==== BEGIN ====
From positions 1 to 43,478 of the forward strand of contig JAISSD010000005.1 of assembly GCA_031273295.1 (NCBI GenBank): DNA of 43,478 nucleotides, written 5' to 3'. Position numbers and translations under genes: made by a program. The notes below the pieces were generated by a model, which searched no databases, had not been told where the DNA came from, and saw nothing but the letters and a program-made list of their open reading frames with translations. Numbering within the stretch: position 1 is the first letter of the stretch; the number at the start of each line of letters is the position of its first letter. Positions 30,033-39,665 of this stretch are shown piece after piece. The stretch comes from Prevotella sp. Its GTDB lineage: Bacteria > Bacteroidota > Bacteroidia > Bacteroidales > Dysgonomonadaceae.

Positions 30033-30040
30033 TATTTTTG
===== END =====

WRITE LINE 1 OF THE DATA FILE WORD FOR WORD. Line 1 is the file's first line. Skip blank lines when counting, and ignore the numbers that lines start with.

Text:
From positions 1 to 43,478 of the forward strand of contig JAISSD010000005.1 of assembly GCA_031273295.1 (NCBI GenBank): DNA of 43,478 nucleotides, written 5' to 3'. Position numbers and translations under genes: made by a program. The notes below the pieces were generated by a model, which searched no databases, had not been told where the DNA came from, and saw nothing but the letters and a program-made list of their open reading frames with translations. Numbering within the stretch: position 1 is the first letter of the stretch; the number at the start of each line of letters is the position of its first letter. Positions 30,033-39,665 of this stretch are shown piece after piece. The stretch comes from Prevotella sp. Its GTDB lineage: Bacteria > Bacteroidota > Bacteroidia > Bacteroidales > Dysgonomonadaceae.